E. Unsupported partial state loss

Thialfi claims that any loss of state in a single registration server requires restarting all servers within a datacenter. Although their client side semantics support a client driven recovery, it does not support incremental/partial recovery. This requires that their entire set of servers are restarted. In my opinion, this cannot be called a ”mechanism” to support server failures.


F.  Flood of polling requests to client

When server state is lost or when data migrations are lost, all clients are forced to poll for the latest  state  of subscribed objects in order to simplify implementation. This is sure to cause a sudden spike in polling traffic at the concerned applications. This spike would be newly introduced by Thialfi thereby forcing applications  to scale to a larger number of concurrent services than needed otherwise.

G. Unreliable writes

The solution that Thialfi has to combat Big Table unavailability in such a high throughout system is to retry the writes at pre determined fixed locations and run background jobs to bring consistency later. Such a solution fits better in an edition of ”Pragmatic Programmers” than on an academic paper. Once again, no details are provided on how the system tolerated inconsistencies in the intermittent period.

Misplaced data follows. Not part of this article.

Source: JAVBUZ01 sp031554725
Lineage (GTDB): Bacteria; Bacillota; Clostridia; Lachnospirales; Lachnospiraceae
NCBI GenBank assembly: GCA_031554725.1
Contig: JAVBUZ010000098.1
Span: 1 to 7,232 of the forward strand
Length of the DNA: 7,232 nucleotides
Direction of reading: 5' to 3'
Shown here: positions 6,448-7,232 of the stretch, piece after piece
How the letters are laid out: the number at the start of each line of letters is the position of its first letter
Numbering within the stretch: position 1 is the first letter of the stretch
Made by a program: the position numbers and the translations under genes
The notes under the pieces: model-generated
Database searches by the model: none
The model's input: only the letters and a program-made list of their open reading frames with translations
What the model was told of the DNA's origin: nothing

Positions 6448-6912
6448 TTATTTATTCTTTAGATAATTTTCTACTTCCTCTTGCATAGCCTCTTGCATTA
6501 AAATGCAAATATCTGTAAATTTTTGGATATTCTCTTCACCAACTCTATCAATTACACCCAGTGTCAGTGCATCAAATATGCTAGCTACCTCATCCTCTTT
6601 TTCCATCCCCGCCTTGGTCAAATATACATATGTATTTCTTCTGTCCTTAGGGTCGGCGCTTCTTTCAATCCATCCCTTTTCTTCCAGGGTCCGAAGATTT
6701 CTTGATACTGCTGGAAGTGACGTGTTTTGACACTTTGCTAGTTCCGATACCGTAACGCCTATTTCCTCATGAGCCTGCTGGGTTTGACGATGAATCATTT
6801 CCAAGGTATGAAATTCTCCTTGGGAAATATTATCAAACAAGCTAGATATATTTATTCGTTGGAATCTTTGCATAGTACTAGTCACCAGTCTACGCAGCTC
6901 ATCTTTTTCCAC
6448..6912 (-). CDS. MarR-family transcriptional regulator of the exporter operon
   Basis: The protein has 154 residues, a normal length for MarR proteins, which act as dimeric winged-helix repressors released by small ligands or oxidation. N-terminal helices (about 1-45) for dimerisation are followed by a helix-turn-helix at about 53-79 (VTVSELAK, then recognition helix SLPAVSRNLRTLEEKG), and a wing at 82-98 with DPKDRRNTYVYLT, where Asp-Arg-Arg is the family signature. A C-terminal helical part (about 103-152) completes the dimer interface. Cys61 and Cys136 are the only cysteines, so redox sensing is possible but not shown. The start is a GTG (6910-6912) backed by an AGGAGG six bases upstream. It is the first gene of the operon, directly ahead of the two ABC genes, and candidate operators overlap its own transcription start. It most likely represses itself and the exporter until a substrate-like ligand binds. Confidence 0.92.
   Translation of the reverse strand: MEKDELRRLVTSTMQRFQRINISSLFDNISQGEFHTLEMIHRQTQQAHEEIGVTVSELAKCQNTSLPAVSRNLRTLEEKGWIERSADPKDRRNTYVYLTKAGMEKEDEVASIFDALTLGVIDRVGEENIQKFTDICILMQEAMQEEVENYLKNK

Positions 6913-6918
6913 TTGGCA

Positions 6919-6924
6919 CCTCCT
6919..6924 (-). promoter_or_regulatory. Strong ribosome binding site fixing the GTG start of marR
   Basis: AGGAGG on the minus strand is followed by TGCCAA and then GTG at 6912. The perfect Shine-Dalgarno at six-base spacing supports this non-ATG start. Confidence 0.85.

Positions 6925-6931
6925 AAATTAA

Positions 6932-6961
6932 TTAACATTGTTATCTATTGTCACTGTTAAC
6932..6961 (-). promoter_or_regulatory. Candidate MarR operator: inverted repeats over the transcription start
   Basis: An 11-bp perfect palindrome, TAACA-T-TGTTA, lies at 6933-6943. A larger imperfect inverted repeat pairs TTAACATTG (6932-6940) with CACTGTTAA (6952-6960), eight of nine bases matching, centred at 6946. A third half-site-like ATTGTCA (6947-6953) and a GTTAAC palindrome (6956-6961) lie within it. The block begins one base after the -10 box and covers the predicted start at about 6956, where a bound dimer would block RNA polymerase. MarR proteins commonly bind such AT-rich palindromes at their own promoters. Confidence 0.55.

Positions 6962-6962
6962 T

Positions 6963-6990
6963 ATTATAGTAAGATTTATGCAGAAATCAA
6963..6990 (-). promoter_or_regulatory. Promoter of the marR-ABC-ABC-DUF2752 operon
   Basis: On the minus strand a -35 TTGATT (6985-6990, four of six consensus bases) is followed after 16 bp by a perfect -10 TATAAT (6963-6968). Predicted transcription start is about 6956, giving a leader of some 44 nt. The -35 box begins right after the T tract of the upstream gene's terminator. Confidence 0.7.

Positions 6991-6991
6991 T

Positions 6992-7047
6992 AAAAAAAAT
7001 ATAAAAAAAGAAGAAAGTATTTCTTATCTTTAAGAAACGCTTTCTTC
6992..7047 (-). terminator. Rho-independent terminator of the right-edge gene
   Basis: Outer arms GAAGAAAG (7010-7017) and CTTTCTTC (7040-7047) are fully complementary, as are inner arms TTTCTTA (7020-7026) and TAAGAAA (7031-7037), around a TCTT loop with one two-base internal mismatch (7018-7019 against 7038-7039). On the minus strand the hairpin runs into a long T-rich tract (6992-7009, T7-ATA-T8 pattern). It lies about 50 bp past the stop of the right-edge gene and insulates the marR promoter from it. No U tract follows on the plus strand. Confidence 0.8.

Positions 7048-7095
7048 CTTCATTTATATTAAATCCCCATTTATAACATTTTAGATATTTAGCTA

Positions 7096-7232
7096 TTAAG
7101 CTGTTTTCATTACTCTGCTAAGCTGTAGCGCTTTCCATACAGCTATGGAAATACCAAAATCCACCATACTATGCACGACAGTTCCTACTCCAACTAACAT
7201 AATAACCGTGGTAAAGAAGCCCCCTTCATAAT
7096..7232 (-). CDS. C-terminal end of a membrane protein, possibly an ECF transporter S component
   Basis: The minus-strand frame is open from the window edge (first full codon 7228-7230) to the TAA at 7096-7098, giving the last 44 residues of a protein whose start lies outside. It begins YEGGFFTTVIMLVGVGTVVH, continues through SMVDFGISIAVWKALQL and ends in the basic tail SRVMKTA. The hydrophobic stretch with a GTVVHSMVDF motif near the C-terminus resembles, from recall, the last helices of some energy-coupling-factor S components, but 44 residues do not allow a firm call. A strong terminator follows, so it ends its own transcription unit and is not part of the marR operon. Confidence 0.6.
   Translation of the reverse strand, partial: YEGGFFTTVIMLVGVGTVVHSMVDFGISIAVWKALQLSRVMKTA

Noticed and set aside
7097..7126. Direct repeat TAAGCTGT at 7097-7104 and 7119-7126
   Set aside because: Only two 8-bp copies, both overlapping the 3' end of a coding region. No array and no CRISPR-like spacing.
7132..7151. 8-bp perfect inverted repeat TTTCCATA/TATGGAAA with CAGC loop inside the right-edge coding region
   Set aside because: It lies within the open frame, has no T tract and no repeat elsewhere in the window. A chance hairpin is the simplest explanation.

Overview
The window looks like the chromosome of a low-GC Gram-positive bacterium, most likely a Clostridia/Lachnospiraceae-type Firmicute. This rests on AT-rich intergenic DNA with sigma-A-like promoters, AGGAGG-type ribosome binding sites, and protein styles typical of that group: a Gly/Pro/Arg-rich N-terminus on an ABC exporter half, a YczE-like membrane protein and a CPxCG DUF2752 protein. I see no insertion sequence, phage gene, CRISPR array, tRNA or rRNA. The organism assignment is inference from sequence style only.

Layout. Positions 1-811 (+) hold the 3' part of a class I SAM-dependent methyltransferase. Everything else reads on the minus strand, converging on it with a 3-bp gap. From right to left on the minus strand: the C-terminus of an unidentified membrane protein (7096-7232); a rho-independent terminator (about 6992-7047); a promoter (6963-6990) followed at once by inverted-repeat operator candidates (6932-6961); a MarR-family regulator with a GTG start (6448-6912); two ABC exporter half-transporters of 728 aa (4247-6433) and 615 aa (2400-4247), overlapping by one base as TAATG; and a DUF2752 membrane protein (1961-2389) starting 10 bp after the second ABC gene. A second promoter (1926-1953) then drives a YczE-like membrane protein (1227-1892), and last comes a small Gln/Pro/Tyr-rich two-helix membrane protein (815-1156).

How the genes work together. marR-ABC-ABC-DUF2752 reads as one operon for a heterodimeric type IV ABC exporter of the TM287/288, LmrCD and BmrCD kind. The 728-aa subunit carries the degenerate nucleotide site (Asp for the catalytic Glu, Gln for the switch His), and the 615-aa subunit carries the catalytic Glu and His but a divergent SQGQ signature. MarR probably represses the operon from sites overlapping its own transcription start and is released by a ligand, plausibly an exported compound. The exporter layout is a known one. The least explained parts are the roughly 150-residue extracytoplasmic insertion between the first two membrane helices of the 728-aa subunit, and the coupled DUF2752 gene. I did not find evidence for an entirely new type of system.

A. Paper Summary

Amazon’s nature of business requires that some applications be provided with a service that offers ’always-write’ semantics. The nature of shopping carts and ecommerce is closely tied to this philosophy. Such semantics have proven to be very hard to provide in the presence of reli- ability and scalability requirements. Also Amazon’s Service Oriented Architecture requires that systems gurantee a Service Level Agreement to the 99th percentile. By sacrificing consistency, Amazon’s Dynamo satisfies the required ’always-on’ semantics by providing a Key-Value store that does not provide the rich semantics of traditional RDBMS systems.

B. Single Hope DHT

Several papers in Distributed System have laid emphasis on the importance of handling meta data about node locations. Traditionally it has been shown by projects like Chord[6] and Scribe[5] that Distributed Hash Tables are  key to avoid scalability issues. On the other hand, Dynamo openly states that a single hope DHT without any  establishment of hierarchical structure is required to keep up the Service Level Agreements. In order to combat this, Amazon recommends that each application deploy a separate instance of dynamo without sharing a single deployment across applications. This seems like an acceptable solution. The paper does admit that such methods of meta-data maintenance will not scale to over few hundred nodes.

C. Arbitrary Version Truncation